Florin Glinta –
Over time, when I was a young master student and a specialist in the field of organizational psychology, stress, especially in the workplace, was often a good topic to deal with in written work, or an object of study in the field surveys we did. As a trainer, stress management was the first topic I delivered in an extended program, and now, in the Sfera Business team, it remains as one of our consistent offers. However, in the meantime, my message has been nuanced, because… science neves stops.
Every time, as most of the researchers in the field, supported by a lot of statistical data, I have argued that stress is bad thing, both because of the toxic effects it has on individual health and because of the consequences generated at the organizational level.
Very recent research on the mechanism of stress production, at the individual level, seems to formulate an apparently counterintuitive and disturbing conclusion: the very belief that stress is bad in itself, through the psycho-physiological reaction that it determines, represents, in turn, a leverage through which the unwanted effect is magnified, and the damage to the body becomes even greater, diminishing our overall efficiency with which we fight against this unwanted negative emotion.
Let’s take this slowly.
It has long been thought that the stress felt by a person is simply the harmful effect of happenings or events in the life of that person, which, by themselves, carry a significant negative burden. These events were even ordered in a ranking of the stressors in our life, and so appeared the “Holmes – Rhaes scale of stressful events”, in which the first places are held by the death of the life partner or divorce, and the least harmful (but still “qualified” in the ranking) are the misdemeanors or minor violations of the law (traffic fines, etc.).
The strongest research in the field, starting from the studies of Lazarus and Folkman, has shown that we are largely “responsible” for the stress we are feeling. In order to become stressful, a crossed situation, which exerts a certain pressure on us, must meet two major conditions: to perceive it as having a special stake for us – and this is the first evaluation we make, and then to perceive that we don’t have the resources to cope – and this is the second assessment.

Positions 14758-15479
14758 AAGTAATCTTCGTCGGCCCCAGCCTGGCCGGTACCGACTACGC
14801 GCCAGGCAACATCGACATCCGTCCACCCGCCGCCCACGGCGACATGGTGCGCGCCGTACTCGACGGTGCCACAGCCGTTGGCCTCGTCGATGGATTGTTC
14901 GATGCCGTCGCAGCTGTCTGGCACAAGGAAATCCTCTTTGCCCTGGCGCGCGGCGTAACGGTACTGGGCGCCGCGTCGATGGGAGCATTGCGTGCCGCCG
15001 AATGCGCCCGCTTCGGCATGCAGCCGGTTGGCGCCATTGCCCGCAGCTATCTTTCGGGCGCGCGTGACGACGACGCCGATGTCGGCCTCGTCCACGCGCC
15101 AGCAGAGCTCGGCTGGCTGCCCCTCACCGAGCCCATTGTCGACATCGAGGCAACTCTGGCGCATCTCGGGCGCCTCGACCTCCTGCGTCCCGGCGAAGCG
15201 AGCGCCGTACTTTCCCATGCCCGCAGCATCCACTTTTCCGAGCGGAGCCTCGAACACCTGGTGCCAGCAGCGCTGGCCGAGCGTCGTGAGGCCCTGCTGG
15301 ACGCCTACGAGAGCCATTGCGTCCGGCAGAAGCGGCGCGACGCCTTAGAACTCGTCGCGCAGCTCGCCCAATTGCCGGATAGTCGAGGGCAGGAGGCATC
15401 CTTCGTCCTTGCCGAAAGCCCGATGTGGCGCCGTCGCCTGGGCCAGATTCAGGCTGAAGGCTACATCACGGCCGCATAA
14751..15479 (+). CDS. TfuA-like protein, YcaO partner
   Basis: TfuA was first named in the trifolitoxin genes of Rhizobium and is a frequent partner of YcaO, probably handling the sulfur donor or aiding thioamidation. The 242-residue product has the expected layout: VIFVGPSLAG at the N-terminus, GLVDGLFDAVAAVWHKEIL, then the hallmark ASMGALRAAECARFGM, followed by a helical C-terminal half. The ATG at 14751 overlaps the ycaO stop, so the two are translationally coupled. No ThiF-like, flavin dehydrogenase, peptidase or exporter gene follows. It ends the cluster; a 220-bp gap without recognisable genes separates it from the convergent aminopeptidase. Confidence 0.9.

Behavioral science, solidly aided by technology that made possible a detailed monitoring of the human body, have shown together that if a source of pressure receives the two negative evaluations, it triggers the stress reaction in the human body; a true physiological storm sustained hormonally: accelerated pulse, adrenaline rushes, then cortisol, preparing the body for a real fight, are all only part of a picture that has, it is said, the most destructive consequences, in time, on the body.
For a long time, the science of stress has spread around this area, systematically teaching people that the body’s reactions to stress are harmful and harm them. Recent research, which began to publish its conclusions in 2012, seems to show that there is still a level of assessment by which we can influence how bad our stress will really be. Thus, once the stress reaction is triggered, people tend to evaluate themselves on how they respond to the situation, (and) with a question like: “Do I think this stress reaction of my organism is harmful?”
You will say: Who would respond that stress response is NOT harmful to himself? This is the only way we have been taught for years by the common popular belief and research in the field: “fight or run” is an automatically activated response that poisons our body with all sorts of harmful discharges.
Well, consciously or on the edge of the subconscious, we have the ability to change our answer to this question, not through a cheap “positive thinking” trick, but through the arguments of the same science. It is worth making an effort to document this…
Psychology and physiology studies show that, under stress, people who see their body’s reaction as harmful and self-evaluate as not being very efficient in dealing with a pressing situation, lead themselves to “disaster”. The physiological changes accompanying stress are normal, follow an old pattern since the beginning of the world, and prepare our body to face the challenges. This is the “healthy” belief, which not only provides us with more resources in coping with stress but also maintains our anxiety and physiological changes in normal parameters, which does not adversely affect the body.
Like any change in a well-rooted “belief”, to consider that stress produces a normal reaction, and to believe it with your entire body, is not an easy thing, and it doesn’t start from tomorrow. The first step is to get in touch with serious and correct information. The Sfera Business’ seminars on stress do just that: they bringing the latest scientific information to the stage in an easy, credible, and “fun” way. Yes, to learn about something that is not necessarily bad for us, it needs a pleasant, playful experience to become memorable and produce its long-term effects.
Furthermore, a systematic approach may be useful, through specialized procedures, which borrow methods from cognitive behavioral therapy and development groups.
One thing is certain: although we often get into situations that generate pressure and negative emotions that require us to limit resources, it is more constructive and healthier for us to consider our own reactions to stress as something “normal” and useful. This simple thought will give us greater efficiency in coping with stress. How do we find the extra resources we need so much in the confrontation we have? This is a topic for a future article, and in this case, science brings us surprising information!